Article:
57. Phelps, C Children and the COVID-19 pandemic. [Internet], vol. 12. Psychological Trauma: Theory, Research, Practice, and Policy. US: Educational Publishing Foundation; 2020. p. S73. Available from: https://fulltext/2020-39582-001.html [cited 22 Jan 2021]. Search in Google Scholar
58. Lawson, M, Piel, MH, Simon, M. Child maltreatment during the COVID-19 pandemic: consequences of parental job loss on psychological and physical abuse towards children. Child Abuse Negl 2020;110:104709. https://doi.org/10.1016/j.chiabu.2020.104709. Search in Google Scholar
59. Griffith, AK. Parental burnout and child maltreatment during the COVID-19 pandemic. J Fam Violence 2020:1–7. Epub ahead of print. PMID: 32836736. https://doi.org/10.1007/s10896-020-00172-2. Search in Google Scholar
60. Tang, S, Xiang, M, Cheung, T, Xiang, Y-T. Mental health and its correlates among children and adolescents during COVID-19 school closure: the importance of parent-child discussion. J Affect Disord 2021;279:353–60. https://doi.org/10.1016/j.jad.2020.10.016. Search in Google Scholar
61. Duan, L, Shao, X, Wang, Y, Huang, Y, Miao, J, Yang, X, et al.. An investigation of mental health status of children and adolescents in China during the outbreak of COVID-19. J Affect Disord 2020;275:112–8. Search in Google Scholar
62. Gunnell, D, Appleby, L, Arensman, E, Hawton, K, John, A, Kapur, N, et al.. Suicide risk and prevention during the COVID-19 pandemic. Lancet Psychiat 2020;7:468–71. Search in Google Scholar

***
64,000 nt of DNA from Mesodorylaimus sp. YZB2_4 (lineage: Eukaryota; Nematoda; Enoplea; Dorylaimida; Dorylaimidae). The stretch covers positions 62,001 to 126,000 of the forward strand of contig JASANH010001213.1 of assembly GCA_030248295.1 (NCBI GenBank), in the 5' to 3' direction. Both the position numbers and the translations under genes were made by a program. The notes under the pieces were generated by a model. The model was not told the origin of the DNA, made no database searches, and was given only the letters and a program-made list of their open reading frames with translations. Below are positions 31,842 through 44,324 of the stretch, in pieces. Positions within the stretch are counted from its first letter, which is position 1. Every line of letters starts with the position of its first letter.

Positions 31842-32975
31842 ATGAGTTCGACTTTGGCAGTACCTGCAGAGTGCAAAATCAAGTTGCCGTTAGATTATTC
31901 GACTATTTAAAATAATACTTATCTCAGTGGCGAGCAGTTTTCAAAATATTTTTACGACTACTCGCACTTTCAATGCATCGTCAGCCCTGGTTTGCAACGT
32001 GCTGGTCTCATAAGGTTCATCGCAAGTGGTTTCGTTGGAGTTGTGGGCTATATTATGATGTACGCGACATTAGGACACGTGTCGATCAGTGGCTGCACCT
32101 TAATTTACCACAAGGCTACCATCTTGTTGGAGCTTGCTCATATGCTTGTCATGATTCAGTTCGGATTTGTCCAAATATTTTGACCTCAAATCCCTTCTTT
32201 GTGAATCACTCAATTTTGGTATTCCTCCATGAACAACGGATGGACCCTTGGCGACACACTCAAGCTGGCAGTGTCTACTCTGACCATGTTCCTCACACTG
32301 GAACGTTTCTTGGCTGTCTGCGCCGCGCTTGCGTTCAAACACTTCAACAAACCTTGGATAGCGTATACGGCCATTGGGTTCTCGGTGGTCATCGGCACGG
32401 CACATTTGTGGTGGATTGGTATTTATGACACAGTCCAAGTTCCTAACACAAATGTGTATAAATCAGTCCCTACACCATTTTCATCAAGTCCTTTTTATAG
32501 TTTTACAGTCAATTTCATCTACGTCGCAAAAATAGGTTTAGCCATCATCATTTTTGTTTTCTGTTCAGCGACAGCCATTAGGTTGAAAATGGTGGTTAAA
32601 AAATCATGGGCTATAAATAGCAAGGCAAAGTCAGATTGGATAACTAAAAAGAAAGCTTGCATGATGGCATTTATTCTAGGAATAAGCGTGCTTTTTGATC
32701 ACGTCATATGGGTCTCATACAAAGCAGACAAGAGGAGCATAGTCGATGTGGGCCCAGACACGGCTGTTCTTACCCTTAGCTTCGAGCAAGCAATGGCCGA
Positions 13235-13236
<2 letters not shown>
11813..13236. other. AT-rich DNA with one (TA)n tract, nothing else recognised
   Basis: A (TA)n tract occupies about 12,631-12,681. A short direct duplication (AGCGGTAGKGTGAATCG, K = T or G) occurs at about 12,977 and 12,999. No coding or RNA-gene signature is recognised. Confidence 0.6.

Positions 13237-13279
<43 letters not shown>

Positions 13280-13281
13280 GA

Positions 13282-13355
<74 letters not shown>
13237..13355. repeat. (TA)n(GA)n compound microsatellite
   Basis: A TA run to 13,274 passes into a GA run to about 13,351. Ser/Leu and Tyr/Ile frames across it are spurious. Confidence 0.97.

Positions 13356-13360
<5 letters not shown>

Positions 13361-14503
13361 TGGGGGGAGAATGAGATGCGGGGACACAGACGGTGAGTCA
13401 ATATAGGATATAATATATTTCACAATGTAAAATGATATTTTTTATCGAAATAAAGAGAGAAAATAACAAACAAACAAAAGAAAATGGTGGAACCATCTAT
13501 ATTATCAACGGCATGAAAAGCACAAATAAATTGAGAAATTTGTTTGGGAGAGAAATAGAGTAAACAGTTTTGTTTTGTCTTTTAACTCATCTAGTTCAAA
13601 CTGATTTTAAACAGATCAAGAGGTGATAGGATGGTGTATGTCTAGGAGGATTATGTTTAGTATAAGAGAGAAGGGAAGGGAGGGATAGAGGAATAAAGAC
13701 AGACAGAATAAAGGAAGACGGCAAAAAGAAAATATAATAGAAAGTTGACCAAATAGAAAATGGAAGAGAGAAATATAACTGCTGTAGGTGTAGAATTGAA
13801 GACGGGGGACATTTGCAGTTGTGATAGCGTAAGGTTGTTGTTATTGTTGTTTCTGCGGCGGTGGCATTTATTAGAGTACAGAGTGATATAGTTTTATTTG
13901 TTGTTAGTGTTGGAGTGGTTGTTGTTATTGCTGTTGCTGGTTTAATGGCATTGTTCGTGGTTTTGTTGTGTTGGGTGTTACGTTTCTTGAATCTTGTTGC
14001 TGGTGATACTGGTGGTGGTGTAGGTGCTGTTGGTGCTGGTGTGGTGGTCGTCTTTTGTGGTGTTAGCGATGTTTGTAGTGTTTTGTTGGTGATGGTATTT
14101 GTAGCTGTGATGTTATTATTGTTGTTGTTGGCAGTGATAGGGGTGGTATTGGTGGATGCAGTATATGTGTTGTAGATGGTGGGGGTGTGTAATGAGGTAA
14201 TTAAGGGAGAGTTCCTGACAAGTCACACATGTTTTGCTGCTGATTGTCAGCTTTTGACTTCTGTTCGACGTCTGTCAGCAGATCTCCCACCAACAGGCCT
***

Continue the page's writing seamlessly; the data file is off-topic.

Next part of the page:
64. Zortea, TC, Brenna, CTA, Joyce, M, McClelland, H, Tippett, M, Tran, MM, et al.. The impact of infectious disease-related public health emergencies on suicide, suicidal behavior, and suicidal thoughts. Crisis 2020:1–14. Epub ahead of print. PMID: 33063542. https://doi.org/10.1027/0227-5910/a000753. Search in Google Scholar
65. Guo, Q, Zheng, Y, Shi, J, Wang, J, Li, G, Li, C, et al.. Immediate psychological distress in quarantined patients with COVID-19 and its association with peripheral inflammation: a mixed-method study. Brain Behav Immun 2020;88:17–27. Search in Google Scholar
66. Bo, H-X, Li, W, Yang, Y, Wang, Y, Zhang, Q, Cheung, T, et al.. Posttraumatic stress symptoms and attitude toward crisis mental health services among clinically stable patients with COVID-19 in China. Psychol Med 2020:1–2. Epub ahead of print. PMID: 32216863; PMCID: PMC7200846. https://doi.org/10.1017/S0033291720000999. Search in Google Scholar